Every one of us has a calling in life. We each have a talent that we can offer to the world; perhaps this is our purpose of living. One is blessed if they find out what that talent is and utilize it within their lifetime. Even fewer of us are lucky enough to make a real difference by using this talent. Ila Loetscher, had two amazing talents, and shared both of them with this world.
She had two completely different passions. One could say that Ila spent the first half of her life engaging in her first passion and the second half of her life on the other. The passions themselves cannot be two farther points on a scale. Ila was the first female pilot in Iowa, and paved the way for many female pilots across America. She also is known as the Turtle Lady of South Padre Island in Texas, rescuing hundreds of sea turtles and caring for those that were sick and injured.
The first part of her life was an adventure. Hailing from Iowa, Loetscher had a passion for airplanes. In 1929 she became Iowa’s first female pilot. She kept the company of such famous aviators as Amelia Earhart. Amelia soon called Ila to be a part of the prestigious Ninety-Nines, a group of ninety nine women who aided aspiring female pilots. They offer scholarships for young women. Aspiring pilots can contact the group for support and advice. Loetscher and others showed America that women were capable of flying, and paved the way for women pilots today.
Tragedy struck the Loetscher family in 1955 when Ila’s husband died. The family made the conscious decision to move to South Padre Island in Texas, a hot little town off the coast of the Gulf of Mexico.
This is where Ila receives her second calling, a love and appreciation for sea turtles. She would rescue Kemps Ridley sea turtle eggs that were endangered and ensured their successful integration into the natural world. Ila then began to protect sick and injured sea turtles. She set up her home to be a sanctuary for these ailing creatures, placing pools across her yard, mimicking their natural habitat. She was nicknamed the “Turtle Lady” by her fans. Her love and admiration for saving the sea turtles and protecting our beautiful environment was inspiring. She went to great lengths to keep these animals safe.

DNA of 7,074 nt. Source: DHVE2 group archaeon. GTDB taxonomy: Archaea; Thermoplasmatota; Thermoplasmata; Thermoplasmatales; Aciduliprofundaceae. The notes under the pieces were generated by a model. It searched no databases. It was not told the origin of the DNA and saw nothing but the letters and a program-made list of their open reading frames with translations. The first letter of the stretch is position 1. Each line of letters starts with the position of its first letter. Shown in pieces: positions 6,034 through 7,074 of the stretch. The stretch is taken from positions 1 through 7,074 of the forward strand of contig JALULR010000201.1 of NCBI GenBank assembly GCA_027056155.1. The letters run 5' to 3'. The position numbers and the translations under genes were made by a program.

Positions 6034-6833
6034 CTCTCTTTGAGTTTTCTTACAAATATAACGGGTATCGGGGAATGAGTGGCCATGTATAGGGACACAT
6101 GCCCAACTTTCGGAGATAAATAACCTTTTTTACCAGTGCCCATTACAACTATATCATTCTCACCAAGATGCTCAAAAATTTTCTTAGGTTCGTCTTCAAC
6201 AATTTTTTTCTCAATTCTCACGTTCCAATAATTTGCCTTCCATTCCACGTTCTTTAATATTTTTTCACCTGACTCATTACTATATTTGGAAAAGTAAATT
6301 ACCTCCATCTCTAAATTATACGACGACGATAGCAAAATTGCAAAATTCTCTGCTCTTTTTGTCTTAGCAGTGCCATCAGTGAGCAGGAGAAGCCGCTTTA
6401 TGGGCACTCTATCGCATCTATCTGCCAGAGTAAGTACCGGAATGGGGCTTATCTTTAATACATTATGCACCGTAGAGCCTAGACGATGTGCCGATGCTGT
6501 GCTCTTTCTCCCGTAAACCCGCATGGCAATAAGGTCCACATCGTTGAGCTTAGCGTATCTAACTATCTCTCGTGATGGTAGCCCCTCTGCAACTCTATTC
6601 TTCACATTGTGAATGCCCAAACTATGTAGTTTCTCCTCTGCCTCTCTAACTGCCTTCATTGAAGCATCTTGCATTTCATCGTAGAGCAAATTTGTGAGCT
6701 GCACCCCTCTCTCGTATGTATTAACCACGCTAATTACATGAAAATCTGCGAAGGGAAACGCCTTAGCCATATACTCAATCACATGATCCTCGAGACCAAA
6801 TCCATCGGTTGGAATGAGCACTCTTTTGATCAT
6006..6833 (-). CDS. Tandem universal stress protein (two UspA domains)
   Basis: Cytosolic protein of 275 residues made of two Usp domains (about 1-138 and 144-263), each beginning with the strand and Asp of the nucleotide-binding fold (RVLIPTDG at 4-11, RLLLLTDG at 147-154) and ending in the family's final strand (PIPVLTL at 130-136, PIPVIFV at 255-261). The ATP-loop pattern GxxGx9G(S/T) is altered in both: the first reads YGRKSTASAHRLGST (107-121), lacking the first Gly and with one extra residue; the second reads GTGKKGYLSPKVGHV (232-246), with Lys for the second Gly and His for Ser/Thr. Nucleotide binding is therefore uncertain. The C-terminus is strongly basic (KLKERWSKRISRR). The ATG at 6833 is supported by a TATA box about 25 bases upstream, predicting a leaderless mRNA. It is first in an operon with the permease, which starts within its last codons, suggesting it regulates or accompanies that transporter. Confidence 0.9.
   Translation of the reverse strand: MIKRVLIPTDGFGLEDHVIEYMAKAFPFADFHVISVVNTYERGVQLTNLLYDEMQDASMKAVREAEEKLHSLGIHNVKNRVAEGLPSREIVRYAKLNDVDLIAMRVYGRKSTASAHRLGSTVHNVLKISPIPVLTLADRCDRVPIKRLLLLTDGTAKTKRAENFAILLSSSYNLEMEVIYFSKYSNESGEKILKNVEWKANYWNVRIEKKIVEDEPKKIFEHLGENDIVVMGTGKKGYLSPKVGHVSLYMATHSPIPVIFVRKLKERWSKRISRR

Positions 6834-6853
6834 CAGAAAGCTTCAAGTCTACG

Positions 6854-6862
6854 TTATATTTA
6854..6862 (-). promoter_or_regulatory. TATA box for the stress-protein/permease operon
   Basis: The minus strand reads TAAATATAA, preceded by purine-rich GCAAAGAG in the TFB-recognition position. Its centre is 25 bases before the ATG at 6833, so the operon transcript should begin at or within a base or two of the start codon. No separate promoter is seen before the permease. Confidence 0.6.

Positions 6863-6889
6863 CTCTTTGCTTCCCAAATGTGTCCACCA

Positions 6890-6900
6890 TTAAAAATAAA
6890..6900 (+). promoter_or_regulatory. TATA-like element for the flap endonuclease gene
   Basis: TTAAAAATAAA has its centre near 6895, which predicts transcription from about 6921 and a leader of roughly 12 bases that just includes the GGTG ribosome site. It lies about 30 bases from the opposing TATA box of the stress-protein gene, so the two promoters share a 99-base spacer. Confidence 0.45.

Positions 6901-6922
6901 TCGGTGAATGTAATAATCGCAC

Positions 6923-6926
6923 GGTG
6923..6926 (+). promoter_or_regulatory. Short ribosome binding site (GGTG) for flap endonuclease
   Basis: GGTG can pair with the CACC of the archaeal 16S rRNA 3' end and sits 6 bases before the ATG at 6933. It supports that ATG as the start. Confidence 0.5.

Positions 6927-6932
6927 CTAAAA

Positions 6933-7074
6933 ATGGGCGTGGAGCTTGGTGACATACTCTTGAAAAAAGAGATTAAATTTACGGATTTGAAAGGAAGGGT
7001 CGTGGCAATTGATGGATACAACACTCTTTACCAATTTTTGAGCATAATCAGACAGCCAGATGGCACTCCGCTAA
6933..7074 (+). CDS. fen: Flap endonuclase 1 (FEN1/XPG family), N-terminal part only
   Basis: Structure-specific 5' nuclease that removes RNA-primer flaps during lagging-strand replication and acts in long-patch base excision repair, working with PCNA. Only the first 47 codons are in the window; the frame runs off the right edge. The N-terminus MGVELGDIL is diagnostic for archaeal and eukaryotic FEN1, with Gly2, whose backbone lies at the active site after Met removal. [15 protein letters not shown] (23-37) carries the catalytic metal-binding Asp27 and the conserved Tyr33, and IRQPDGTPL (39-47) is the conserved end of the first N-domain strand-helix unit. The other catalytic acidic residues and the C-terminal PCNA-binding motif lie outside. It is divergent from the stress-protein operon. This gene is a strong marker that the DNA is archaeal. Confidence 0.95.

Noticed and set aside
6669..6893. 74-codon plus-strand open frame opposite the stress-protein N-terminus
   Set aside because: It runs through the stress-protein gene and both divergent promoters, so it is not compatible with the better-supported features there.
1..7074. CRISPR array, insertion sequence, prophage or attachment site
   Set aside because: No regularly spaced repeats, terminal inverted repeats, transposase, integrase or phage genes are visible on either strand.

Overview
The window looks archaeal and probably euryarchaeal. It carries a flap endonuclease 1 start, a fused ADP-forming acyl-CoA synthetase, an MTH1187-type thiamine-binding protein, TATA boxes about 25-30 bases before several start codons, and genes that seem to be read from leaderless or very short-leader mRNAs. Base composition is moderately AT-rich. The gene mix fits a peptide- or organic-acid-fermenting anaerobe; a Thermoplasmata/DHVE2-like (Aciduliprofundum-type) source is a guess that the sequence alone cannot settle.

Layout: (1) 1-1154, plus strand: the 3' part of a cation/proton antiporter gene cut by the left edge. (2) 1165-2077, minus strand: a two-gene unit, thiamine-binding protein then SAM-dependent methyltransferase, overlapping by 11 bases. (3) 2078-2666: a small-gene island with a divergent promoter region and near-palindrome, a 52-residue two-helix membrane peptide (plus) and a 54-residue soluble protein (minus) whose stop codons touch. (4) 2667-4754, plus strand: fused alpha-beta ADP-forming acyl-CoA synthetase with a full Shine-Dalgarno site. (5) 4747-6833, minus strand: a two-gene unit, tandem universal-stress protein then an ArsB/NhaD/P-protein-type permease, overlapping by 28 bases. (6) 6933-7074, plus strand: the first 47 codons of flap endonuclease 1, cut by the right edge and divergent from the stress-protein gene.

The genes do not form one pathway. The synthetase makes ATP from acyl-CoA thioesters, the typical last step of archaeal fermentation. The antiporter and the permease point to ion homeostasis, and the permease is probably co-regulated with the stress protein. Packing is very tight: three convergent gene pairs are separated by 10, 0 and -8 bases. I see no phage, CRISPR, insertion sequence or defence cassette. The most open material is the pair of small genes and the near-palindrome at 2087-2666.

Ila was very humble and probably did not foresee the amount of interest she would generate. She was interviewed by National Geographic and David Letterman to name a few appearances. She has been awarded countless recognitions of her selfless work for the Sea Turtles.
Ila died in 2000 but her legacy lives on in with the many volunteers who have created the Turtle Lady Legacy.
I had the pleasure of meeting the Turtle Lady as a young girl in 1990. She took the time to show my family along with other countless tourists her home and introduce us to her extended family, those beautiful sea turtles. I distinctly remember the turtles reacting to her calls when they were hungry which I thought was incredible. I learned very young how fragile life is, and how you should always give a second chance to sick and injured animals. She really made me realize that our environment is so sacred, and that every decision man makes effects so many organisms in our precious world.
There is no doubt that the recent BP oil spills have affected the sea turtles and the late Ila Loetscher’s work among so many other sea creatures, wild and plant life. Our world is so precious, and it just takes one person and a creative mind to make a significant difference. We should all recognize our talents and pursue them. We can all be like Ila Loetscher, and have multiple dreams and make them all realities and therefore truly make a difference that matters.